Setco's TensionSet is a load-limiting device that ensures proper belt tensioning on motor drives, protecting shaft bearings and other components from premature failure. The patented and easy-to-install product rotates like a nut to generate pull force on a threaded rod. The pull force increases the distance between the pulleys on the motor drive and creates belt tension. When pull force exceeds the load setting during tightening, TensionSet disengages internally to prevent over-tensioning. Positive reverse drive causes the TensionSet to rotate in the reverse direction, removing tensioning load. This product helps increase belt life, leading to less downtime for machine maintenance, and is retrofittable to many spindle brands.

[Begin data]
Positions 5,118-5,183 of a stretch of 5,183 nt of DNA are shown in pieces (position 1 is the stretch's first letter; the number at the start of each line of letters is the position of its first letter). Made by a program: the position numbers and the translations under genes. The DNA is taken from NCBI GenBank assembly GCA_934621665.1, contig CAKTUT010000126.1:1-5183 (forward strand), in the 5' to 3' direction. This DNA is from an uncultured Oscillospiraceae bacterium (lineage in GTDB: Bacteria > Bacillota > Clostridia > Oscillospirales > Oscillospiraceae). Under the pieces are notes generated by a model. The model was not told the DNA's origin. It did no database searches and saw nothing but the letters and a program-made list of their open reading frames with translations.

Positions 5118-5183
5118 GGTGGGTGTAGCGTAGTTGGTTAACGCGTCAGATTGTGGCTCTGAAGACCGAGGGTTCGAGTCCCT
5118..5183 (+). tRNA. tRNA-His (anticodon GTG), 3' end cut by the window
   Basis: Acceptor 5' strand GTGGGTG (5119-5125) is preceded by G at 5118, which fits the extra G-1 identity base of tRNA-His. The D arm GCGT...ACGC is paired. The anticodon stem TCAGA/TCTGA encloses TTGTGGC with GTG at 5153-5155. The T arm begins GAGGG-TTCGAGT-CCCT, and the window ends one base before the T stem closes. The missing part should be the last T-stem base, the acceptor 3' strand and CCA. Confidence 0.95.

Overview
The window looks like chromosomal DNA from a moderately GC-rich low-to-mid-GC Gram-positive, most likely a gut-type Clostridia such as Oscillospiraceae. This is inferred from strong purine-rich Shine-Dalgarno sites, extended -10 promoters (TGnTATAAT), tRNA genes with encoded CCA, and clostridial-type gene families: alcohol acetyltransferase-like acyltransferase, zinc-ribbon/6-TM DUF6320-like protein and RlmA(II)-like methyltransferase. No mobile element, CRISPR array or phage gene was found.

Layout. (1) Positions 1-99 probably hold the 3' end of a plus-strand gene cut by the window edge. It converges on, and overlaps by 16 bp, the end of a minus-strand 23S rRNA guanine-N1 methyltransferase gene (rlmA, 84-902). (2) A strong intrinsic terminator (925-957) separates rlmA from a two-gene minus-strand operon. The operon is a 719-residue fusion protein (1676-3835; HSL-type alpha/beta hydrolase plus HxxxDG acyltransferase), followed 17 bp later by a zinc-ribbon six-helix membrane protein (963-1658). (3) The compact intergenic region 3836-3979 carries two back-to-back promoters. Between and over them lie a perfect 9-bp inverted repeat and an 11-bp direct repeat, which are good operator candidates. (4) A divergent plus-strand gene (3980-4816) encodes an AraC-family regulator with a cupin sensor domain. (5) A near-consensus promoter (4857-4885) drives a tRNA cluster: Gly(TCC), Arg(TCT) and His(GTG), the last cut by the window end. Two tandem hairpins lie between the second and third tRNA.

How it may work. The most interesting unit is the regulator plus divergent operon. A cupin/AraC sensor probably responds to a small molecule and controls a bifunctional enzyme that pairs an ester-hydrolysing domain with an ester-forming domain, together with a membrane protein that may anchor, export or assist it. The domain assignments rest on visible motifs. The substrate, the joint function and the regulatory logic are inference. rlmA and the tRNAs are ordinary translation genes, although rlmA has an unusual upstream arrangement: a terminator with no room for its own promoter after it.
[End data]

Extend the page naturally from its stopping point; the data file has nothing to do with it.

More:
Quick-release heavy-duty ball lock pins in stainless steel
JW Winco has expanded its line of GN 113.10 Heavy Duty Ball Lock Pins Stainless Steel, with Stainless Steel Shank AISI 630. These rapid-release pins have an extreme load capacity and are used for quick fixing, connecting, and locking of various parts and workpieces. A typical application for the Ball Lock Pins is where they may need to be regularly moved in and out of position when connecting two components, but a more secure hold is required of those two components. By pressing the spring-loaded push button, both balls are unlocked. By releasing it, the balls are locked again.
Top Tech Tip: Self-locking retaining rings from Smalley
Smalley self-locking rings allow the ring to operate at high speeds, withstand vibration, function under rapid acceleration and absorb a degree of impact loading. The self-locking feature utilizes a small tab on the inside turn "locking" into a slot on the outside turn. The self-locking option can be incorporated for both external and internal rings.
Fiber sizings improve performance of carbon fiber composites